Spain emulated its Iberian neighbor Portugal by achieving unity between the two major parties on major fiscal policy prior to elections.
Both the Ruling Socialists and the opposition Popular Party, who are expected to win the November elections, pushed through a constitutional reform calling for a balanced budget.
By doing so, outgoing Prime Minister Jose Luis Rodriguez Zapatero, who is not running for reelection, may have effectively sealed his party's fate. The Spanish Socialists, and particularly their supporters, have traditionally favored generous public spending as compared with their major rivals. Now the party is facing a situation that its supporters will not turn out for the election.
Some claim that in any case the Socialists are not in charge of the country as the International Monetary Fund and the European Bank are the true masters.
The government took this measure to reassure investors of Spain's economic stability and thus dampen interest rates on Spanish debts.
The Socialist Party candidate, Alfredo Perez Rubacalba, is attempting to rally the faithful with a program that will tax the banks and the wealthy more heavily. "The wealthiest must pay more because we are in a complicated situation" said the candidate. The banks benefited from public loans and it is only fair that they repay the favor.
These pledges have not diminished the Popular Party's lead in the polls, ranging from 12 to 15%.
Another problem that the Socialists face as a result of the reform is the impact on Spain's autonomous regions. The Basque and Catalan regions of Spain enjoyed a good measure of autonomy that was made even more meaningful by relative autonomy in spending.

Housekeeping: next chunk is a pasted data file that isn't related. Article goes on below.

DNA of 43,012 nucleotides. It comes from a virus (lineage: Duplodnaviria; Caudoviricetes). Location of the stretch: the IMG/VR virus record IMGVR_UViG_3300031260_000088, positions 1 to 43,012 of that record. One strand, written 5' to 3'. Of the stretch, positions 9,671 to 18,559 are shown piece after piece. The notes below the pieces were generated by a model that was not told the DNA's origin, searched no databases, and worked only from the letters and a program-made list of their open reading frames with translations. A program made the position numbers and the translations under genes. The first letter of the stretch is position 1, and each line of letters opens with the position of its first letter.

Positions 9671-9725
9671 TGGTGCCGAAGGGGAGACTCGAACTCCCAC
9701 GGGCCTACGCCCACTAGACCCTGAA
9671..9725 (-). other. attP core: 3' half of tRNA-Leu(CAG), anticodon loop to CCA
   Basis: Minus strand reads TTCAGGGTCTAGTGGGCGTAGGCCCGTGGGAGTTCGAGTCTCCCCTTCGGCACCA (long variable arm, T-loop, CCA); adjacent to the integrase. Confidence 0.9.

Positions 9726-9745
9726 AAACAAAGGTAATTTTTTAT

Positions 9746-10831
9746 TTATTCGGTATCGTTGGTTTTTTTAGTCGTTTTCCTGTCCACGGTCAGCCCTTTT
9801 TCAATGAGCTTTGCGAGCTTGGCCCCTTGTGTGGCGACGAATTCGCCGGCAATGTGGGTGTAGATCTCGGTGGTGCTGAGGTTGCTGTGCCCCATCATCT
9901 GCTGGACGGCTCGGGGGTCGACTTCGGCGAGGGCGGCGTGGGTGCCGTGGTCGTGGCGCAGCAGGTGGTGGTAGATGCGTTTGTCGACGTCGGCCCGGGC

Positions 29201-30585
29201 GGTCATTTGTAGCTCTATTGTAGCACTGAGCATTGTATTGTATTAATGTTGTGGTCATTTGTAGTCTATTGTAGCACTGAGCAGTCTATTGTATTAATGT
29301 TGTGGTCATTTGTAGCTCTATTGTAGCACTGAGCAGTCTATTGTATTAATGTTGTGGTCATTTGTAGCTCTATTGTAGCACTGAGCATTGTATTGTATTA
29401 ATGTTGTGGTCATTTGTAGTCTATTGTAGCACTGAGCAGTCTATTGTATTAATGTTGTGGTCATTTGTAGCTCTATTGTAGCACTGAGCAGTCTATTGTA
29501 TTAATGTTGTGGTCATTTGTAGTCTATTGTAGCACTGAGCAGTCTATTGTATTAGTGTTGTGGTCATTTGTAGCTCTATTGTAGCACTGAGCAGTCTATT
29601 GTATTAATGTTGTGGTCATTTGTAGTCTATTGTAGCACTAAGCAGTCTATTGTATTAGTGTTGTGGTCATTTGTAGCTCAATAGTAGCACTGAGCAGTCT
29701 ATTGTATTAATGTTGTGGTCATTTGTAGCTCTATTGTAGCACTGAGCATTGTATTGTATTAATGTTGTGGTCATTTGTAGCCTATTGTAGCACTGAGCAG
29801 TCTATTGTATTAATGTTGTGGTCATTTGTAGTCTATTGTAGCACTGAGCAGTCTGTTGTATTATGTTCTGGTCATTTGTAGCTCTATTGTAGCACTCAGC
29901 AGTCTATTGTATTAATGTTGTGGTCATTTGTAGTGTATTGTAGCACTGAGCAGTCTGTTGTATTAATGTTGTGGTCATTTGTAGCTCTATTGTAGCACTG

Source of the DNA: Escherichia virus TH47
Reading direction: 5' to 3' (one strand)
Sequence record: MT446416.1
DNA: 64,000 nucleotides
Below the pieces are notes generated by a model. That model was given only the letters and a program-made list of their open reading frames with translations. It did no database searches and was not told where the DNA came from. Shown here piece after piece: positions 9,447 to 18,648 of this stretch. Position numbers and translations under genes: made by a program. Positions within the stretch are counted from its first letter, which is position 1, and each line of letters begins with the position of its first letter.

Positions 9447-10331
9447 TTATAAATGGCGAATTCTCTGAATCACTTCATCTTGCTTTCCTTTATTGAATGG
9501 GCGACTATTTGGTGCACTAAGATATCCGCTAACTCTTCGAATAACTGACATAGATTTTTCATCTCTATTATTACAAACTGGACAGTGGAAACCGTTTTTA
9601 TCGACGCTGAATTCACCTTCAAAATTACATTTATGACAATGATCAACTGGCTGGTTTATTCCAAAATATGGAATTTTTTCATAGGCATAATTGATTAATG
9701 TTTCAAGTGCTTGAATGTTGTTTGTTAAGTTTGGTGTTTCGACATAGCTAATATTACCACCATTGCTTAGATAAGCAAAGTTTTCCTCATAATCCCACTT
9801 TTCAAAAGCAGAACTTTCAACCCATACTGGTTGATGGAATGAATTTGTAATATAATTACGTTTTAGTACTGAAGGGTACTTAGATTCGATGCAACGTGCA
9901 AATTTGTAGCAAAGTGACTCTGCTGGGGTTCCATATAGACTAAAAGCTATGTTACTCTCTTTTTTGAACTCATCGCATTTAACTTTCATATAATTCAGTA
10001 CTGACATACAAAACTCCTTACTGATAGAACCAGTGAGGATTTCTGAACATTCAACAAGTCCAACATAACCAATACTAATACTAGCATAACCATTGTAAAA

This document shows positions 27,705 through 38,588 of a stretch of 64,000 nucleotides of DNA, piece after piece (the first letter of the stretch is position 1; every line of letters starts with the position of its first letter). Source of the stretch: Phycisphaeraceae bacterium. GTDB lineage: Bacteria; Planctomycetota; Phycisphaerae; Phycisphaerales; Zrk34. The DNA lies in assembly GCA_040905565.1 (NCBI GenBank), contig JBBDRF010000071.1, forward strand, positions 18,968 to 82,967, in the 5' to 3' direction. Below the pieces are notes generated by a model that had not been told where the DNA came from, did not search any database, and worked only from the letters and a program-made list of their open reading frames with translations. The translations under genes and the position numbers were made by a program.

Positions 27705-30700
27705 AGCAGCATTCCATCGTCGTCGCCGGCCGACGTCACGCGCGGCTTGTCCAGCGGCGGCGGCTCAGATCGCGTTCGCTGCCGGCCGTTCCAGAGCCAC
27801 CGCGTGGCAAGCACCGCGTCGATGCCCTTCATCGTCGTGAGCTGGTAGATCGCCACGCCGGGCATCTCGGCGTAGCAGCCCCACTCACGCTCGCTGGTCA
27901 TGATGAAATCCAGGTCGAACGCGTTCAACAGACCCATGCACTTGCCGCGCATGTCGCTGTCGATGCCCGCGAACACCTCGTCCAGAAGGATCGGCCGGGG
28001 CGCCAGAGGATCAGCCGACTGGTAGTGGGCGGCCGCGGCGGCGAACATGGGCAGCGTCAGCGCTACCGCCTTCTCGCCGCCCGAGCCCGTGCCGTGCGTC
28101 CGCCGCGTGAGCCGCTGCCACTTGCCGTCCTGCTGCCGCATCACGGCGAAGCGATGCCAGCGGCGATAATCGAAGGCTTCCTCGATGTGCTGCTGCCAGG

However, it makes no sense for the central government to impose austerity, only to have the money seep out as a result of spending by the regional governments. Catalan and Basque nationalism have traditionally been friendlier to the Socialists because the Socialists were more favorable to regionalism. This did not prevent the Popular Party from forming a coalition with the nationalists in 1996, though.
Mariano Rajoy, the leader of the Popular Party and as of now, prime minister in the making, promises budgetary belt tightening for both the central government and the regions. He points to the budget trimming that the party has already performed in regional government after it won the regional elections in May.
Although the Popular Party represents Spain's Catholic subculture, the party has not emphasized the social and religious issues in the campaign and has focused on economy.
The Popular Party apparently feels strong enough to announce that it will strengthen relations with the United States and restore the level of the relationship to what it was during the Popular Party governments of Jose Maria Aznar.
Spain under outgoing Zapatero attempted to curry favor with the Arabs and launched an "Alliance of Civilizations" (the antithesis to the clash of civilizations). It was distinctly cool to Israel.
Aznar, on the other hand, has emerged as one of Israel's strongest friends in Europe and if his party should return to power, this tradition will hopefully be incorporated in the new government.